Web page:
Friday, 16 March 2018

Has PHARLAP run its race? Where to now for open lung ventilation strategies in ARDS?

While high PEEP, low tidal volume, pressure limited ventilation is well established in the management of ARDS patients, a range of open lung strategies are variably used and of unproven value.

The ANZICS CTG endorsed PHARLAP trial set out to explore a protocolised set of these interventions.

Sadly PHARLAP has run into a hurdle.

So has it run its race?  Or is there still more to the open lung story?

Primary investigator for the PHARLAP trial, Carol Hodgson of the ANZICS Research Centre, joined me to chat about PHARLAP at the 2018 ANZICS Clinical Trials Group meeting in Noosa

Listen to the podcast here

Sunday, 11 March 2018

ARISE-fluids - vasoconstrictors to reduce fluid administration in early sepsis

When should we give fluids in sepsis?  How much?

These questions have troubled emergency physicians, intensivists and anaesthetists for decades.  Given how common the condition is, it is surprising that there is such a paucity of quality evidence to guide practice.

Dr Stephen McDonald is an emergency physician from Perth, Australia, and is heading up the ARISE-Fluids trial that will explore the question of whether earlier vasoconstrictor support and restriction of fluids in the early resuscitation period improves outcomes.

This interview was recorded at the 20th annual meeting of the ANZICS Clinical Trials Group in Noosa, Queensland

Wednesday, 7 March 2018

Podcast : Rebecca Hahn - Sleep management practices in the ICU

“To die, to sleep – to sleep, perchance to dream – ay, there’s the rub, for in this sleep of death what dreams may come…” (Hamlet)

Shakespeare may not have been talking about the tumult of the ICU survivor, but you could be forgiven for thinking so.

Sleep deprivation is familiar to us all.  It's clear that our patients experience it frequently, and it is not hard to believe that it affects them greatly, both acutely in the ICU, and following discharge.

So what are we doing about it?

Rebecca Hahn is exploring the attitudes and behaviours of fellow ICU nurses with respect to sleep practices, to inform a wider research interest.  She joined me on the podcast at the 20th Annual ANZICS CTG meeting in Noosa Heads, Queensland.

And you have to wonder what it might show.  The recently released ADRENAL study spent nearly 10 years and $5M Australian on exploring the role of steroids in sepsis, and found that at best, they reduce ventilation times and ICU length-of-stay

Could a pair of noise cancelling earphones do the same?

Listen to Rebecca's podcast here

Podcast : Andrew Udy - continuous brain tissue oxygen monitoring in TBI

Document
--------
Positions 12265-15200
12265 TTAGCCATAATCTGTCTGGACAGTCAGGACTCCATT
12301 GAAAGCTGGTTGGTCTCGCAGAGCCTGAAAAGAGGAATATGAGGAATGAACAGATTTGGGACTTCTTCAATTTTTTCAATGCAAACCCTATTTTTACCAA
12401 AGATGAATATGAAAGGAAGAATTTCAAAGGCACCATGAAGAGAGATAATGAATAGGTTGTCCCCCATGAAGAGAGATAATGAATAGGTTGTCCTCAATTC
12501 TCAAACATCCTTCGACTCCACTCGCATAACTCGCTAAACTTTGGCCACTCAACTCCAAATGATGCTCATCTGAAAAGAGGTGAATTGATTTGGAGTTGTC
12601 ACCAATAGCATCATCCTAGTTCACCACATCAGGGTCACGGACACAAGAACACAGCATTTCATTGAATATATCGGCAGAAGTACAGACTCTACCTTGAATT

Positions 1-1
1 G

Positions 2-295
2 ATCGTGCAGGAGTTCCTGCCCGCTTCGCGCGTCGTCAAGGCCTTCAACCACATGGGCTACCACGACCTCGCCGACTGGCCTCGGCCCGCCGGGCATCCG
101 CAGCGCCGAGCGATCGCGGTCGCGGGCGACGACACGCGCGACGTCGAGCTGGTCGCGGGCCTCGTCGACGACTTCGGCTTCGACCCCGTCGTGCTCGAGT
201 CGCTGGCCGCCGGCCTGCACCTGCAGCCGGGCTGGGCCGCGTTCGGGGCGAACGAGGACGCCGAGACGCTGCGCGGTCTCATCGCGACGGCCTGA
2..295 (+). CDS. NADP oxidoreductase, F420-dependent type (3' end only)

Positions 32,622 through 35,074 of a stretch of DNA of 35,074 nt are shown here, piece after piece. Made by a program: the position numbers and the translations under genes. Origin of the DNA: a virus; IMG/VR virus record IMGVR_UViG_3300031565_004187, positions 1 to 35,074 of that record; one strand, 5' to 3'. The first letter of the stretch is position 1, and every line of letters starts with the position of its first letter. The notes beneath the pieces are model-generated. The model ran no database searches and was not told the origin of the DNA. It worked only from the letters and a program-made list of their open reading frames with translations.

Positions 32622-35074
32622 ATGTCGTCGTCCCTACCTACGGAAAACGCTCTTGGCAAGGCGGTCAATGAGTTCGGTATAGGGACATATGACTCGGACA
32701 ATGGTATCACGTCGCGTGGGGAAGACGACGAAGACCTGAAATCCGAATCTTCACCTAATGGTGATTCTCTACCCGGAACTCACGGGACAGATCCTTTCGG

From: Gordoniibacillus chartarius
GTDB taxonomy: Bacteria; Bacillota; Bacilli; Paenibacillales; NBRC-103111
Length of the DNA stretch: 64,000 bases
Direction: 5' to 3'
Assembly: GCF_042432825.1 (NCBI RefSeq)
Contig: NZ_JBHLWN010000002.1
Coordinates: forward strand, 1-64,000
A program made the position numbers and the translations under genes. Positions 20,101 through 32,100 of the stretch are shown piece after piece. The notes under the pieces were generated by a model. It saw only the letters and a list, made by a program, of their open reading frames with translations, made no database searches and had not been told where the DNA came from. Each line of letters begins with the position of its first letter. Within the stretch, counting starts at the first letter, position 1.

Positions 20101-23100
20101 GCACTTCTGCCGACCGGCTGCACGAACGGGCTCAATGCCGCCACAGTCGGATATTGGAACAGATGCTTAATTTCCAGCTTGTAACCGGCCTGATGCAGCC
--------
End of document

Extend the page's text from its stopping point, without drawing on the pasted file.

Dum da da dum da da dum da da dum BONANZA

I can't get the theme song out of my head.

Andrew Udy from The Alfred Hospital joins me on the podcast at the 20th Annual ANZICS Clinical Trials Group meeting in Noosa to talk about the upcoming BONANZA trial.

BONANZA will look at the impacts of a relatively new monitoring modality, continuous brain tissue oxygenation monitoring

Check out the podcast here

Podcast : ANZICS CTG podcast with Dr Michael Reade

Traumatic Brain Injury is common to most intensivists, and one of the staples of management is the placement of an Intracerebral Pressure Monitor.

But is that warranted?

Michael Reade from the Royal Brisbane and Women's Hospital joins me to talk about the SYNAPSE study, a large, multinational analysis of current practice and outcomes.

You can hear the podcast here

Saturday, 17 February 2018

Podcast Alarm Fatigue

Alarm fatigue is an increasingly recognised issue in high-care areas such as Intensive Care.

In this enlightening SCCM podcast, Dr Brad Winters chats to me about his research into alarm fatigue and the approaches being employed to combat it.

SCCM Pod-360 Alarm and Alert Fatigue in Critical Care

Friday, 2 February 2018

Podcast - the Theatre Cap Challenge

It seems like a simple patient safety intervention, but the "Theatre Cap Challenge" is a stark reminder that the culture of patient safety has so much progress to make.

Rob Hackett, a Sydney Anaesthetist, recently introduced the initiative, where theatre staff write their name and role on their "theatre cap".  The intervention aims to address a basic flaw in healthcare teams - we often don't know who the other members of our teams are.

Rob promoted the idea on social media, posting images of himself with his named cap.  The posts went viral and his ideas were featured in major newspapers around the globe.

Somewhat surprisingly though, the idea has found resistance, even in his own workplaces, highlighting the difficulty healthcare has in adopting patient safety concepts

I recorded this fascinating podcast with Rob as he explores some of these issues.